Yoga means union. Yoga was developed more than 10,000 years ago as a ‘science for living’, in which the body, intellect, and emotions are brought into harmony in order to achieve a higher level of existence: happiness. The body must be working optimally in order for the mind to be balanced, and vice-versa; we know this now from neuroscience, and Yogis had it figured out long ago. The mind and body exchange information and energy. They coordinate our thoughts and actions to enable us to live, and they filter good and bad experiences. A problem in one can manifest in the other, whether you think of your body as a series of energy channels or a system of chemicals and cells. We can’t be happy if our bodies or minds malfunction.
There are two forms of physical yoga: Hatha and Raja. Raja was developed to prepare the body for long periods of seated meditation aimed at higher mental states. Hatha aims for a higher state of body and mind concurrently; detailed, full-body postures control breathing and stimulate the opening of energy channels. In Western terms, yoga balances the release of chemicals and controls blood flow. All modern yoga teaching styles are based on Hatha postures.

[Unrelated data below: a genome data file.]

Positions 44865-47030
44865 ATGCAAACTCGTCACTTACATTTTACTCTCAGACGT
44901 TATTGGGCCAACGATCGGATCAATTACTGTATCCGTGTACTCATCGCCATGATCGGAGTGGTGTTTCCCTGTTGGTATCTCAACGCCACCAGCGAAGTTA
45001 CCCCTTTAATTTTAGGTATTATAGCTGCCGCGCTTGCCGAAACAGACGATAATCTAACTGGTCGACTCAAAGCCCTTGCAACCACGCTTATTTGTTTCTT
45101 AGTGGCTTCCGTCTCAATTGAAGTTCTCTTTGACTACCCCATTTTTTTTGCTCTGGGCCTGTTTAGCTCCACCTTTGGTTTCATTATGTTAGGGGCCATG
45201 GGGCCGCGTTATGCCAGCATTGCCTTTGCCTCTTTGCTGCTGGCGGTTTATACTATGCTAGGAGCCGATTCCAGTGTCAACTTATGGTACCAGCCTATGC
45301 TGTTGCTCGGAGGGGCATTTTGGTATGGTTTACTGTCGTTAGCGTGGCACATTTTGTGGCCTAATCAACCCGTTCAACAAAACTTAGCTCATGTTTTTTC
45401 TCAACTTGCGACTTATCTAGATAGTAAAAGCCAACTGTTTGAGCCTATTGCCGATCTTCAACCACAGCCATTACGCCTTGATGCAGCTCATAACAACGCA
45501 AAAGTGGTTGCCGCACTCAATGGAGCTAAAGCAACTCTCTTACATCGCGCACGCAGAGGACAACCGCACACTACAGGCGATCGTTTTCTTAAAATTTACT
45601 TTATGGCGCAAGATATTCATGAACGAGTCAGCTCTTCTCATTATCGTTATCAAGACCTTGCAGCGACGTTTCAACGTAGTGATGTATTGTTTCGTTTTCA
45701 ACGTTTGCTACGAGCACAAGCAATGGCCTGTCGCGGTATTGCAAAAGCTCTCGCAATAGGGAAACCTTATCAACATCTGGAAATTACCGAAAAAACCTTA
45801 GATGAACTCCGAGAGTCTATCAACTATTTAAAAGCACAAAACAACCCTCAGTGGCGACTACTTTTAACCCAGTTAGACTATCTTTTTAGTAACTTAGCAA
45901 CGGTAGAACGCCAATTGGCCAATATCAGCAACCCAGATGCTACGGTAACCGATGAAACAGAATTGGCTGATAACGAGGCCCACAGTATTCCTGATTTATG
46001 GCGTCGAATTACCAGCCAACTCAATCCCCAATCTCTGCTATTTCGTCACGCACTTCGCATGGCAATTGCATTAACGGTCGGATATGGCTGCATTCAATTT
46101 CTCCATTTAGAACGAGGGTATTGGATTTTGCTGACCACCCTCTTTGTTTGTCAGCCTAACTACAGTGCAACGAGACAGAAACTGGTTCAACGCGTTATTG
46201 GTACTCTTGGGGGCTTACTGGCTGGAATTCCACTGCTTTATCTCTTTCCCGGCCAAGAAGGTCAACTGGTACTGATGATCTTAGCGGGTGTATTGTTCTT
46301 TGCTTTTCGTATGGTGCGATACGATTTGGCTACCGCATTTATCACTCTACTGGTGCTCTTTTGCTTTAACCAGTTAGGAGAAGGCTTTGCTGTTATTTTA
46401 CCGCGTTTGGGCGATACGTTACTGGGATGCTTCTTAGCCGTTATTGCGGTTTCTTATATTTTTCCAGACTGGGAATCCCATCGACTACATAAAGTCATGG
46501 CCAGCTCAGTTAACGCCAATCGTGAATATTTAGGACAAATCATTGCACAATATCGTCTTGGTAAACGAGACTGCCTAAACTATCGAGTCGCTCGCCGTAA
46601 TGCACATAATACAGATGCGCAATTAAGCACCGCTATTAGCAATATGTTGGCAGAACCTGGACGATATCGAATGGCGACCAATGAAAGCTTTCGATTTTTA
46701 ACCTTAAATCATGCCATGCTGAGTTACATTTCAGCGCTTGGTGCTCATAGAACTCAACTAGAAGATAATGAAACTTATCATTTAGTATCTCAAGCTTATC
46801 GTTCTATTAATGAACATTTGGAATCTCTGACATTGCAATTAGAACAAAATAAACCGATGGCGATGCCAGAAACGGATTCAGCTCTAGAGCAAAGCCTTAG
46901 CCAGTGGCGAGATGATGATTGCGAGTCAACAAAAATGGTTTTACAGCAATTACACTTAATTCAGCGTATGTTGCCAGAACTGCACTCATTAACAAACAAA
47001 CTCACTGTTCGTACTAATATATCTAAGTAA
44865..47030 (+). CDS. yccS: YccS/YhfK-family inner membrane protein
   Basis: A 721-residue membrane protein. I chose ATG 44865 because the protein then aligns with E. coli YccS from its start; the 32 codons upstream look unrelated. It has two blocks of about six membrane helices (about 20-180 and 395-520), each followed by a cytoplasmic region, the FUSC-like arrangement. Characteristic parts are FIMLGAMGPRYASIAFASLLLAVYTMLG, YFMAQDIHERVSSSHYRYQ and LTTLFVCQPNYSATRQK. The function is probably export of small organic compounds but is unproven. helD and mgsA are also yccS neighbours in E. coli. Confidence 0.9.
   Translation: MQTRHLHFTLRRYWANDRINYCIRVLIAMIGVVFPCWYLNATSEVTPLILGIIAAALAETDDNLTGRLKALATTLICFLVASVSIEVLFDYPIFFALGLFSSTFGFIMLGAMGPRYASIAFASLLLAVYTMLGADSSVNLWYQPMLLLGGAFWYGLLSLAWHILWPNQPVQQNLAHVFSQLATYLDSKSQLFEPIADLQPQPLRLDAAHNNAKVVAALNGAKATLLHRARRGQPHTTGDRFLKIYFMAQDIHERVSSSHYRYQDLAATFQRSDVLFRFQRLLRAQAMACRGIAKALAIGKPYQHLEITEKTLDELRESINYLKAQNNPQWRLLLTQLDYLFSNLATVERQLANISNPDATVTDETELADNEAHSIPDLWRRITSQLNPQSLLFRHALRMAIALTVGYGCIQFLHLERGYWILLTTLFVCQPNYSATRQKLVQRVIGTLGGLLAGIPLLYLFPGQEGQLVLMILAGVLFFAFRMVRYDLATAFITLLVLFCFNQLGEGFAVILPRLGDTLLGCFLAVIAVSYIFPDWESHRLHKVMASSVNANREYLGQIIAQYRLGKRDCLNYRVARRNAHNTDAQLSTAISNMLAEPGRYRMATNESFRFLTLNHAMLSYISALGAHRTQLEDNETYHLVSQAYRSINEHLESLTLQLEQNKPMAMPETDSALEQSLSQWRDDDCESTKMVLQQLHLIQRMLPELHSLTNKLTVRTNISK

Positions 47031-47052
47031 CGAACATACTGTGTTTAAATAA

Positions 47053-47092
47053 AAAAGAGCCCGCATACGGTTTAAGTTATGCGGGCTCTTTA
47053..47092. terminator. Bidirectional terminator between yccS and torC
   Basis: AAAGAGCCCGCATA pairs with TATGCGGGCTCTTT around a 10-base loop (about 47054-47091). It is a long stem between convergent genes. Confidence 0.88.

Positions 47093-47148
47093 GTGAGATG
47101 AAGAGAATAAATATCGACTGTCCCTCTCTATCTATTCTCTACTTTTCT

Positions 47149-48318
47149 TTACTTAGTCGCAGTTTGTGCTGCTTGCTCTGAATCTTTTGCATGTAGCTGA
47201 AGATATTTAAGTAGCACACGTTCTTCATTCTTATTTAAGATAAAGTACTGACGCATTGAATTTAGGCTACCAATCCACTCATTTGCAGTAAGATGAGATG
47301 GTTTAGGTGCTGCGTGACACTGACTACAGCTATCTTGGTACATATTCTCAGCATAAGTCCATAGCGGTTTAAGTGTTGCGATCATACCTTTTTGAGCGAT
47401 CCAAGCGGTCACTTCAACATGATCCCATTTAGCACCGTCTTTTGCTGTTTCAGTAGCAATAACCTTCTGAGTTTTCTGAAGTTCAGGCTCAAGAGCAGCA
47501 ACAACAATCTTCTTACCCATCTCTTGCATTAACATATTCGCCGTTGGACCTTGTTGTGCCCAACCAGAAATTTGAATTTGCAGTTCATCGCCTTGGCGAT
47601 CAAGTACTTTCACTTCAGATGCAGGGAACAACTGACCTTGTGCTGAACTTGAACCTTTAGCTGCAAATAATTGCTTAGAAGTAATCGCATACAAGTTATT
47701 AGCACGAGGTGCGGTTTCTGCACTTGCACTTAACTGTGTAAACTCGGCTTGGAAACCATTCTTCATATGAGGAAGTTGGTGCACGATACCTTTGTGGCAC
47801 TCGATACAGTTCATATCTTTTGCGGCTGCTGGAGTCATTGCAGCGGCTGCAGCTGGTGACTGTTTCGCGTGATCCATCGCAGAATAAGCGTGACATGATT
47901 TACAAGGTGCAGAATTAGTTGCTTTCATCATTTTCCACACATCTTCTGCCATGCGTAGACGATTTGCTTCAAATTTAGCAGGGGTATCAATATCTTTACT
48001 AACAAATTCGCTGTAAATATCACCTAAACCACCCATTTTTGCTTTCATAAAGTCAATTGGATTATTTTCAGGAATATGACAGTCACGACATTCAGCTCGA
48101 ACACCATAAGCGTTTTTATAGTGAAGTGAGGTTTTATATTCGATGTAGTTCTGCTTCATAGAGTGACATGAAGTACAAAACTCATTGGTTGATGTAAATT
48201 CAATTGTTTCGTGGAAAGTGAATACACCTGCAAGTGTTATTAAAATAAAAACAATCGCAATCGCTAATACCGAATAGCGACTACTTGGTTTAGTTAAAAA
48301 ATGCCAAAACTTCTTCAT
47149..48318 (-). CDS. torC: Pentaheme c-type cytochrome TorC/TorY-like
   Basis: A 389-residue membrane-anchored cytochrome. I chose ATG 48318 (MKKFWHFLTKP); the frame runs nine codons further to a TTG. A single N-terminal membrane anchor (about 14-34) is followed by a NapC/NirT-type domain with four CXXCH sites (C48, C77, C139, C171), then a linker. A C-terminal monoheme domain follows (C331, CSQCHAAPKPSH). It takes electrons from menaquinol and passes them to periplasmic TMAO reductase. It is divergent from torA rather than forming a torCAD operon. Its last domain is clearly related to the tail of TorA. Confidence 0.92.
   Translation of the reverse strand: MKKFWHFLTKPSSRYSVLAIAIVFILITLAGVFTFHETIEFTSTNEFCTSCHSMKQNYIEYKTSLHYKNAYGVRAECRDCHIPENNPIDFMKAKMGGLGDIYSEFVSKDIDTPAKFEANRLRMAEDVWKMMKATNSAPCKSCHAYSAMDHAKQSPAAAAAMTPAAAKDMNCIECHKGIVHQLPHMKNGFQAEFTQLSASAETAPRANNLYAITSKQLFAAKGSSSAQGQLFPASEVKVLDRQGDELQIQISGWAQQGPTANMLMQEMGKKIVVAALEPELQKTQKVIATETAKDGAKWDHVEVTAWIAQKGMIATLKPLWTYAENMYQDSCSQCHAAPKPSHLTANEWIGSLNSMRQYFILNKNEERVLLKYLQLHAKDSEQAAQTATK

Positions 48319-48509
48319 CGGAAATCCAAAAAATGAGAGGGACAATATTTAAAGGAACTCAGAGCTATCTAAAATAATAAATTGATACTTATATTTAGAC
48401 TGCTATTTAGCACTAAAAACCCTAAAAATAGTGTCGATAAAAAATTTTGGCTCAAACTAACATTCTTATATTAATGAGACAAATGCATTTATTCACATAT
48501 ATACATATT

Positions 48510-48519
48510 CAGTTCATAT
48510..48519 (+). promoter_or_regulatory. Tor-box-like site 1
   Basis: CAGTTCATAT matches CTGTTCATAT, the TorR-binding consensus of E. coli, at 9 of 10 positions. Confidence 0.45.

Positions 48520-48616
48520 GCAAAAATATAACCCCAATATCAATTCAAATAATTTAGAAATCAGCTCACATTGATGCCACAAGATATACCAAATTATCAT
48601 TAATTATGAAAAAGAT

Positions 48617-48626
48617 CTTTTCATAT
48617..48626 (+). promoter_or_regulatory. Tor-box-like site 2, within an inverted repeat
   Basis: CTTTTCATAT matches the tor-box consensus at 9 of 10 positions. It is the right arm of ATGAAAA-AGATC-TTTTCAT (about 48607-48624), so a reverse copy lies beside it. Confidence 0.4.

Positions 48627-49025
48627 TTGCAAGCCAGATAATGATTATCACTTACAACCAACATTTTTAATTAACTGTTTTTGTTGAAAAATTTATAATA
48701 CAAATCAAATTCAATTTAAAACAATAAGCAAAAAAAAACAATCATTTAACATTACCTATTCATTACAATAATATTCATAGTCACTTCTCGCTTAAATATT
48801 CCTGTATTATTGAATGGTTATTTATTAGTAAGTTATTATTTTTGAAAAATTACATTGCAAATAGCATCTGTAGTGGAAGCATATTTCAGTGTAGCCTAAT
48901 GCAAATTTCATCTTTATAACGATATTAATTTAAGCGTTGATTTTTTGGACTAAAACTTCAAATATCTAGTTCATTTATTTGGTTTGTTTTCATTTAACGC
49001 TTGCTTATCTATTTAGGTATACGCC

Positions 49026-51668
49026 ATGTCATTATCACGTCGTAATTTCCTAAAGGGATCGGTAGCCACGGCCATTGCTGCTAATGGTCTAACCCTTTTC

Other forms of exercise do result in some of the same benefits as yoga, and in fact many of them are based on classical Hatha postures. But yoga is uniquely concerned with the balance of body and mind. Each posture is an infinite challenge, and paradoxically, is best practiced through ‘focused relaxation’ resulting from an ever-deepening muscle awareness, head to toe. And all you need is a mat.